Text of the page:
Facing arms sales embargo from Spain and possibly the UK over its war in in Gaza, Israel in an ironic twist has suspended military contracts with Russia over its action in Crimea.
While Russia faces multiple sanctions from around the world for its involvement in the Ukrainian crisis, Israel is under fire for its month-long assault on the Palestinian enclave of Gaza.
The Ukraine crisis has left approximately 270 dead in the eastern provinces of Donetsk and Luhansk since the start of operations against militants. The Gaza conflict has claimed about 1,800 Palestinians dead and over 9,000 wounded since July 8.
Under pressure from Washington, Israel today said it would halt drone sales to Russia as a by-product of the Ukraine conflict. Even as it criticized Israel for the bombings of schools, hospitals and UN shelters in Gaza, Washington vowed to continue a $3 billion military aid to Israel.
According to reports, the Israeli Ministry of Defense has ordered local manufacturers to stop fresh negotiations with Russia and is likely a result of political pressure from the US. Israel Aerospace Industries (IAI) and Aeronautics Defense Systems (ADS) had earlier signed contracts with Russia for the sale of drones.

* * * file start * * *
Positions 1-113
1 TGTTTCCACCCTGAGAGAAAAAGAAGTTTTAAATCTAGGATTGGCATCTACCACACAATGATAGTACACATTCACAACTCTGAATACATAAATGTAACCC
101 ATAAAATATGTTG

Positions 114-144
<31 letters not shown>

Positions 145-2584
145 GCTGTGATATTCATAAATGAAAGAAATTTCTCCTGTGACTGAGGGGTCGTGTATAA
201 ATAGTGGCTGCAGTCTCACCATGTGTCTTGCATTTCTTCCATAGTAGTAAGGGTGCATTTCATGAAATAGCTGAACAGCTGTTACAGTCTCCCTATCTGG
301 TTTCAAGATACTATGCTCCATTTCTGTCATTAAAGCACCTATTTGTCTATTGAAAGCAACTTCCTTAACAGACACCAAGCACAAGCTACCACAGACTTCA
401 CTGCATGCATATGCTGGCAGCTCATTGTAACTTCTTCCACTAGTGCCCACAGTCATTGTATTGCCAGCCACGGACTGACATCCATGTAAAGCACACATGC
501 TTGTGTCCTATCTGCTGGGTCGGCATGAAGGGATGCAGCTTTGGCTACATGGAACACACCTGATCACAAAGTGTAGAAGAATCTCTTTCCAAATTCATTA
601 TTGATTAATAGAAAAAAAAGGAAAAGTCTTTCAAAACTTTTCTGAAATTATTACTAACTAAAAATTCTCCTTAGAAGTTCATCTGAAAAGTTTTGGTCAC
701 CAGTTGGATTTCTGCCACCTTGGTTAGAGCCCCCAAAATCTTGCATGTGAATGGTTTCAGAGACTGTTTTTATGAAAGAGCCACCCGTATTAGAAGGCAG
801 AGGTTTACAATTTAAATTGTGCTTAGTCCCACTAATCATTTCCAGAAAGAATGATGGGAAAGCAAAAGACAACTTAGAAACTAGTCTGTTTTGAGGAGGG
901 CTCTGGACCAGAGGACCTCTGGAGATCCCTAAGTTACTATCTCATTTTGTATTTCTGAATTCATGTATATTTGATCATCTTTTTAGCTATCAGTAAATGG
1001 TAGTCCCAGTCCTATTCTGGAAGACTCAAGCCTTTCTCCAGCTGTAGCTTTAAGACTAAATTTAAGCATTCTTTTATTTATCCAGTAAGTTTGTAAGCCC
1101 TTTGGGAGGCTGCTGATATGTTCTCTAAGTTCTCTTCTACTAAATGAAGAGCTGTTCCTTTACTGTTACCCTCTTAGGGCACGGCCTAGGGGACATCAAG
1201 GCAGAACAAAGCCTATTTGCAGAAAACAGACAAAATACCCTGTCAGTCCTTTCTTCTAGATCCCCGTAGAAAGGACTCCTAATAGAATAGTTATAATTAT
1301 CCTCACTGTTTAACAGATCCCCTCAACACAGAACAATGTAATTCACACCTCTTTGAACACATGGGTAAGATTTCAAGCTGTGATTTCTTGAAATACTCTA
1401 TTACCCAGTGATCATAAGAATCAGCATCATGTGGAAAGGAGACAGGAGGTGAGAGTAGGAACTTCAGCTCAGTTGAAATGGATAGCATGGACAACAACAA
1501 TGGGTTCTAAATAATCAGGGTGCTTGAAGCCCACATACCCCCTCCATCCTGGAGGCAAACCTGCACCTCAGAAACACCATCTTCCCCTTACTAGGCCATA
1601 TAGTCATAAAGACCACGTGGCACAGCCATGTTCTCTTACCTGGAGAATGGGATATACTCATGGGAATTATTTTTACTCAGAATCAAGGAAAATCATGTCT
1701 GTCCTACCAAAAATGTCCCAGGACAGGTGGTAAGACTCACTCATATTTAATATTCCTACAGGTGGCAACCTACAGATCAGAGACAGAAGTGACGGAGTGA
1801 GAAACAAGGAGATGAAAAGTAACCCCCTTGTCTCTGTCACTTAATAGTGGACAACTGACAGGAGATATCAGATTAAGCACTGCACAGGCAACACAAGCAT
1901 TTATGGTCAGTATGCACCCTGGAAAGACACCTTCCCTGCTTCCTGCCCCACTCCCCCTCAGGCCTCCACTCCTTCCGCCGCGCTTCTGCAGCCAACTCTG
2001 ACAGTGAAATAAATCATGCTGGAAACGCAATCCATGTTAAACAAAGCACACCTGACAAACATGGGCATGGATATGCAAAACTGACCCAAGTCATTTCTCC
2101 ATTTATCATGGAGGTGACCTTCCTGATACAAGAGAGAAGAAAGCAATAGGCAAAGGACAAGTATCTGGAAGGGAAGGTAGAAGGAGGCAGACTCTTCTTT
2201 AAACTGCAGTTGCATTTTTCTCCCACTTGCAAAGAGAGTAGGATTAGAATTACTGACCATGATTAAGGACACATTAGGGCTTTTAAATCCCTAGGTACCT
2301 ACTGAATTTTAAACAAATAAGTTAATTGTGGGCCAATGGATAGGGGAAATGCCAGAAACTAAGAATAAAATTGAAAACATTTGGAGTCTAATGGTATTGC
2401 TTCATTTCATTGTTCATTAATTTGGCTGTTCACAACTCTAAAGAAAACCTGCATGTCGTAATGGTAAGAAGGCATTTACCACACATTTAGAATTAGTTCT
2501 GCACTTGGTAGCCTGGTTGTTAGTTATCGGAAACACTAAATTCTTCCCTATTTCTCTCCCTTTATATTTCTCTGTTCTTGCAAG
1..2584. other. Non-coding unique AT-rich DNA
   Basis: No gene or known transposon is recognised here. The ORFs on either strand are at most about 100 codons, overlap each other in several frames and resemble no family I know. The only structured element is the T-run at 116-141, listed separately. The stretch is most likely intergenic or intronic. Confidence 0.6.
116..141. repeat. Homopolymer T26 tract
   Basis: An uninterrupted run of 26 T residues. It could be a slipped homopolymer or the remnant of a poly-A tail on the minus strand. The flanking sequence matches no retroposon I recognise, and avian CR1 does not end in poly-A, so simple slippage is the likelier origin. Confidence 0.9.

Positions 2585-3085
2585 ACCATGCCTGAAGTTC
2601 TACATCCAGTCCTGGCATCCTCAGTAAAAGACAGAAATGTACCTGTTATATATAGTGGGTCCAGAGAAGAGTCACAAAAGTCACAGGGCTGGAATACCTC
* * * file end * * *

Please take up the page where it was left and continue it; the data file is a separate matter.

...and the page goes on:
Ironically, Israel found itself on the receiving end of a sanction with Spain announcing an arms embargo against the Jewish-state. Although its arms trade with the country is minor, consisting of only 4.9 million euros in 2013 and around 1% of Spain's export.
Meanwhile, British Prime Minister David Cameron called for a review of sales worth £8 billion in arms and military goods to Israel to see whether each licence was appropriate under the circumstances.
The Green party has called for an outright arms embargo on Israel, saying the sale of military parts was “nothing short of scandalous”. Caroline Lucas, the Green MP for Brighton, on England’s southern coast, said, “There must be an immediate embargo on all arms sales and military co-operation with Israel.”
The contracts – mostly for cryptographic software and military communications, but also weapon parts – will be individually examined to ensure they are not being used for internal repression or the provocation of conflict.
The British government confirmed it was conducting the review after prime minister David Cameron made his strongest comments yet on the crisis, saying the UN was right to condemn the shelling of schools as a “moral outrage”, according to the Irish Times newspaper.
Meanwhile local media reports accuse the Government of failing to regulate arms sales to Israel following evidence that weapons containing British-made components are being used in the bombardment of Gaza.
According to documents obtained by The Independent, arms export licences worth £42m have been granted to 130 British defence manufacturers since 2010 to sell military equipment to Israel. These range from weapons control and targeting systems to ammunition, drones and armoured vehicles.
Among the manufacturers given permission to make sales were two UK companies supplying components for the Hermes drone, described by the Israeli air force as the “backbone” of its targeting and reconnaissance missions. One of the two companies also supplies components for Israel’s main battle tank, the report added.